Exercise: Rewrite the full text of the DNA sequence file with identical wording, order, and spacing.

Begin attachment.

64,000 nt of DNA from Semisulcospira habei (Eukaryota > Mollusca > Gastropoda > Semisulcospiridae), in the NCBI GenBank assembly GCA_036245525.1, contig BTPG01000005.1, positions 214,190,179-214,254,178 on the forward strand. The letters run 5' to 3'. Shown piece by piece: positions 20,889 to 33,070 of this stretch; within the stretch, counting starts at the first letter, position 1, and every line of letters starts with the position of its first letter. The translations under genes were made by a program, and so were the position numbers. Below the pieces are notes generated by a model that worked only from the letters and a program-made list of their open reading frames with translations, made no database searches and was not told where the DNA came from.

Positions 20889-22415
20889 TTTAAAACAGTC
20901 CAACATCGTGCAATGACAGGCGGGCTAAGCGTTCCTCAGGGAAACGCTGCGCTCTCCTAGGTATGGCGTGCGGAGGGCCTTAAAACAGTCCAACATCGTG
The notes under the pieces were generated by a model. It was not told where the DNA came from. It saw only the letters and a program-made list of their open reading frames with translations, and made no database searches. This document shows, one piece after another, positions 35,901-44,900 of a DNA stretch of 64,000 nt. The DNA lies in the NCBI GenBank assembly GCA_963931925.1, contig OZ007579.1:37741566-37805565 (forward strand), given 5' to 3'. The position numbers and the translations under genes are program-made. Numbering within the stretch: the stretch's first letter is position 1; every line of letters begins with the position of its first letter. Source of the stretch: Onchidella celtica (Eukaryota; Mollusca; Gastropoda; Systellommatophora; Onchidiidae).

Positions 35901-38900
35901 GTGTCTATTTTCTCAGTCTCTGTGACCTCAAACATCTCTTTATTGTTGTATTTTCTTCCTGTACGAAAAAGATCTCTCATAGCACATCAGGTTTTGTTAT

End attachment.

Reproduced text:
64,000 nt of DNA from Semisulcospira habei (Eukaryota > Mollusca > Gastropoda > Semisulcospiridae), in the NCBI GenBank assembly GCA_036245525.1, contig BTPG01000005.1, positions 214,190,179-214,254,178 on the forward strand. The letters run 5' to 3'. Shown piece by piece: positions 20,889 to 33,070 of this stretch; within the stretch, counting starts at the first letter, position 1, and every line of letters starts with the position of its first letter. The translations under genes were made by a program, and so were the position numbers. Below the pieces are notes generated by a model that worked only from the letters and a program-made list of their open reading frames with translations, made no database searches and was not told where the DNA came from.

Positions 20889-22415
20889 TTTAAAACAGTC
20901 CAACATCGTGCAATGACAGGCGGGCTAAGCGTTCCTCAGGGAAACGCTGCGCTCTCCTAGGTATGGCGTGCGGAGGGCCTTAAAACAGTCCAACATCGTG
The notes under the pieces were generated by a model. It was not told where the DNA came from. It saw only the letters and a program-made list of their open reading frames with translations, and made no database searches. This document shows, one piece after another, positions 35,901-44,900 of a DNA stretch of 64,000 nt. The DNA lies in the NCBI GenBank assembly GCA_963931925.1, contig OZ007579.1:37741566-37805565 (forward strand), given 5' to 3'. The position numbers and the translations under genes are program-made. Numbering within the stretch: the stretch's first letter is position 1; every line of letters begins with the position of its first letter. Source of the stretch: Onchidella celtica (Eukaryota; Mollusca; Gastropoda; Systellommatophora; Onchidiidae).

Positions 35901-38900
35901 GTGTCTATTTTCTCAGTCTCTGTGACCTCAAACATCTCTTTATTGTTGTATTTTCTTCCTGTACGAAAAAGATCTCTCATAGCACATCAGGTTTTGTTAT